Both Bahem and King offered their take on keys to success. “If you trust in yourself and have confidence in your ability, then success will follow,” said Bahem. Evaluators and judges will always have certain personal preferences that may vary from one another so you may not always get the perfect score even if you give it your best. At the end of the day though, your best is all you can ask of yourself. “Just don’t second guess yourself and trust in your coaching,” King said.

Bucking saddle-fit myths

Being knowledgeable about tack is part of our journey as horseman. Yet when it comes to saddle fit, confusion and misinformation abounds, said Ed Odgers, a saddle-maker from Arena, Wisconsin. “Horses’ backs are complex shapes and a lot of factors need to come together to achieve a good fit,” he said. ”Furthermore, horses can’t talk so it’s up to our observations to evaluate saddle fit. This is a difficult task since the critical saddle tree is concealed from view by sheepskin and leather. To cloud the matter further, the tack industry lacks clear and consistent standards to communicate the dimensions and shapes of saddle trees.” Odgers responds to common myths he often encounters concerning saddle fit. 

Myth: I need a saddle made uniquely for my horse to assure a perfect, comfortable fit. 

“Don’t expect to find and maintain a perfect fit, but avoid a bad one,” Odgers said. Horses’ backs change with age and conditioning, leading most saddle and tree makers to advise to fit a body type, not an individual horse.  

“About 60 percent of horses have good backs and will get along with the commonly available, average tree,” Odgers said. “Another 30 percent may have some special need that can be accommodated, such as a wider gullet angle and/or width. The remaining 10 percent have extreme or unusual backs and can’t be fitted with a reasonable saddle tree. Don’t buy those horses and don’t breed them.”  

Horsemen or cowboys that spend hours in the saddle aboard a variety of horses can suit the 90 percent by owning a few saddles with varying trees. 

Myth: My horse is so big he must need a wide saddle. 

“This might be true for draft-cross horses but the opposite is more common. Many big saddle horses carry a lot of Thoroughbred blood and have prominent withers and a narrow back profile,” Odgers said. “A medium to narrow gullet width and a 90 degree bar angle will usually fit these horses.”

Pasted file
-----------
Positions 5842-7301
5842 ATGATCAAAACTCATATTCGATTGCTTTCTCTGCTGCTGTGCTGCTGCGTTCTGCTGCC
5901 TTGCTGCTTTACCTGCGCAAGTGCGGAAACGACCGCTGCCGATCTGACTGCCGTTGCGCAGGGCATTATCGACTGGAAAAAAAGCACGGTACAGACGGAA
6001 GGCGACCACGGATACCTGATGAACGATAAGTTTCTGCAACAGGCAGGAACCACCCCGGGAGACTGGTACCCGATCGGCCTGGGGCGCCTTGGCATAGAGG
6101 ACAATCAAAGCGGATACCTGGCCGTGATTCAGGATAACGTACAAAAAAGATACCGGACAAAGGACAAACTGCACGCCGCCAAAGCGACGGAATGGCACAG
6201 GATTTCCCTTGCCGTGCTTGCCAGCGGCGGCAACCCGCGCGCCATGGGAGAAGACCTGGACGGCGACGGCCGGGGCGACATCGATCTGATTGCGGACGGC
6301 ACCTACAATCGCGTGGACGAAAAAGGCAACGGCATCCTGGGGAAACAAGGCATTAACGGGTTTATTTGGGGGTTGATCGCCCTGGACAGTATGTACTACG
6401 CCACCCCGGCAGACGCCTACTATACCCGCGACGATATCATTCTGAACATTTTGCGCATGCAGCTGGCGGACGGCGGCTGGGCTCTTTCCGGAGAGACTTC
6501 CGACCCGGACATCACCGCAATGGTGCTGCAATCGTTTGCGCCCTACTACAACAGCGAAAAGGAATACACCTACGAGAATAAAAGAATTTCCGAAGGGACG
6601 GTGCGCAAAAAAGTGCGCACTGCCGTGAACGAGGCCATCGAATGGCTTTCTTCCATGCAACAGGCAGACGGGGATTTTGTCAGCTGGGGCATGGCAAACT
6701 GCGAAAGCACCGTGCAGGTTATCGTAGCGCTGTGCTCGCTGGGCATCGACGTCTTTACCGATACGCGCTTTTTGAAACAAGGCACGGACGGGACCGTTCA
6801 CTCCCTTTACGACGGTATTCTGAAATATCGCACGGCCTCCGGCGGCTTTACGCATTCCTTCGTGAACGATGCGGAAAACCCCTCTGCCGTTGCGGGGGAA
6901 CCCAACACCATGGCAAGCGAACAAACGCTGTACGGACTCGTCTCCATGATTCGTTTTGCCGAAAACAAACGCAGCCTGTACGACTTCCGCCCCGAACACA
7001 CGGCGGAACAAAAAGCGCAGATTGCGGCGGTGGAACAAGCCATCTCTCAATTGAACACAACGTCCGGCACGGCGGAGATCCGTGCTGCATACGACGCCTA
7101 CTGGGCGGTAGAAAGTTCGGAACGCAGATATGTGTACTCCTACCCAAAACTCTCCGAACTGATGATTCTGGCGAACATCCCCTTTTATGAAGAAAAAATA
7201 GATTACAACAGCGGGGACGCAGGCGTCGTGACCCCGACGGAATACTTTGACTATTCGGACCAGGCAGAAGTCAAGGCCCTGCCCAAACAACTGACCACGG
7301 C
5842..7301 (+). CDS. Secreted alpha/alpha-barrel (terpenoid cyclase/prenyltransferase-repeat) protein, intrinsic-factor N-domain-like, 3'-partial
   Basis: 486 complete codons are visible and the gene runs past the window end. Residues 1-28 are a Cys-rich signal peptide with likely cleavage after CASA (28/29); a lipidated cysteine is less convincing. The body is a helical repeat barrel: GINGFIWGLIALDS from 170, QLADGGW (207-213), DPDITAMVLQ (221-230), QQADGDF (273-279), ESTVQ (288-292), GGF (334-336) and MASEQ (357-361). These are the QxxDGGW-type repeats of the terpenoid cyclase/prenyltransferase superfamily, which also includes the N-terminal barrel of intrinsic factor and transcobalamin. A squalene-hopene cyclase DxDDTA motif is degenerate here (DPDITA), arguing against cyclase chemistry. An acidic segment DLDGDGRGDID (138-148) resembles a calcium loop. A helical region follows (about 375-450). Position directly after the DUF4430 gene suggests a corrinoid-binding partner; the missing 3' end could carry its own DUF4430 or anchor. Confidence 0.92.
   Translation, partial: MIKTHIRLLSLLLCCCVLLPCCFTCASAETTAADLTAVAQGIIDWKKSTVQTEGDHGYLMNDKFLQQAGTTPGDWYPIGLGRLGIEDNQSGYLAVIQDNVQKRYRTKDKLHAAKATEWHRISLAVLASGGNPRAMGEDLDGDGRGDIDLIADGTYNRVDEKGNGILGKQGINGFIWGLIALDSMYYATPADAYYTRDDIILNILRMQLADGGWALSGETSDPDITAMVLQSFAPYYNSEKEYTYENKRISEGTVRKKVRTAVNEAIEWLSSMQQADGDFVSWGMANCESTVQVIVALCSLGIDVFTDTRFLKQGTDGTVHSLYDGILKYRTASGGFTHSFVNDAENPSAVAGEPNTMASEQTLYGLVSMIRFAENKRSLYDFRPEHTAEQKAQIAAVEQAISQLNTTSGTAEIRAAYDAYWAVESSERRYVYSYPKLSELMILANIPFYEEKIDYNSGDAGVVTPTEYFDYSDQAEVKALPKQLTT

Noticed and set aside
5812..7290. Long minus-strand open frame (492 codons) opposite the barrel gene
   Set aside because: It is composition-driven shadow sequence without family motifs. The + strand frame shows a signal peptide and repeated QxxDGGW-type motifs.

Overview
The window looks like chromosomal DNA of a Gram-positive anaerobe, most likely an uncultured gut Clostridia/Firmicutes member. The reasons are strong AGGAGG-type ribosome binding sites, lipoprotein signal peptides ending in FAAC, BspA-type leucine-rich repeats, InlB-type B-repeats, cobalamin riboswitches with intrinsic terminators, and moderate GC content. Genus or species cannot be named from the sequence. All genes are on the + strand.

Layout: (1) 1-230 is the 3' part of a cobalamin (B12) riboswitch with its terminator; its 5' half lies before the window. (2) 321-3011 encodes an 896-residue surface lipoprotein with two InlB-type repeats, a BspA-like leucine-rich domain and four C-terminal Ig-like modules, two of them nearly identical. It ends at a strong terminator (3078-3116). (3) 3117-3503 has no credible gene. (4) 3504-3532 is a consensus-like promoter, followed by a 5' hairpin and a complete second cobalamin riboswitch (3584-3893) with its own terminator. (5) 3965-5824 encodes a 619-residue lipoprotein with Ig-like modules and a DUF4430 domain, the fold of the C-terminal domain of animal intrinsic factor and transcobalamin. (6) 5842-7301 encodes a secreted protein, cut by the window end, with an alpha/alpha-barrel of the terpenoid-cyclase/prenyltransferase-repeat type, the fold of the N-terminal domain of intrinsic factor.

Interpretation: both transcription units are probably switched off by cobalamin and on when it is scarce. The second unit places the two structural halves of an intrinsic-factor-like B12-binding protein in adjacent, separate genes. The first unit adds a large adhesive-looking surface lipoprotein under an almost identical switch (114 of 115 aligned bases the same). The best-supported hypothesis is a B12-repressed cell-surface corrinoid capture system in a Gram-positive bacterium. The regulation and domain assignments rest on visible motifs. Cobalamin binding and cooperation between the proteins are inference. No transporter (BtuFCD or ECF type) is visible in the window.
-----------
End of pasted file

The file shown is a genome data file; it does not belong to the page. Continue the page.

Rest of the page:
On the other hand, it is more common for smaller horses bred for cutting and reining to have less prominent withers and rounder back profiles that may benefit from a wider angle and/or gullet width. It is possible to learn to judge a horse’s back, categorize them into two or three body types, then fit them with a corresponding tree. 

Myth: Wade saddles (or Bowman or Sid Special or Association, etc.) fit the best. 

“The names attributed to saddle styles such as Wade, designate the general shape of the fork and have no direct bearing on how the saddle will fit either the horse or rider,” he said. “The original Wade saddle and early copies made by Hamley Saddle Company in the 1940s had a distinctive tree bar style but modern day copies vary considerably.” 

Odgers added that many production manufacturers simply install a Wade-like fork on the same tree bars they use for other saddle styles. 

Myth: Rigging location and type will determine saddle position. 

When a saddle tree fits, it fits in one place on the back, like a couple of spoons nested together, Odgers said. “A good back will have an hour-glass shape called rocker, where the bars rest, and well-defined wither pockets behind the shoulders.” A tree that matches that shape will resist movement.  

It is commonly thought that the cinch needs to be perfectly vertical or it will pull the saddle forward. Consider the physics, Odgers suggests: a cinch that is angled forward by 1.5 inches–the typical setback of a 7/8 rigged saddle–has about 94 percent of the cinch’s pull acting vertically and only 6 percent horizontally. Thus, if the cinch is tightened to 40 lbs., only 2.5 lbs. will be acting to pull the saddle forward.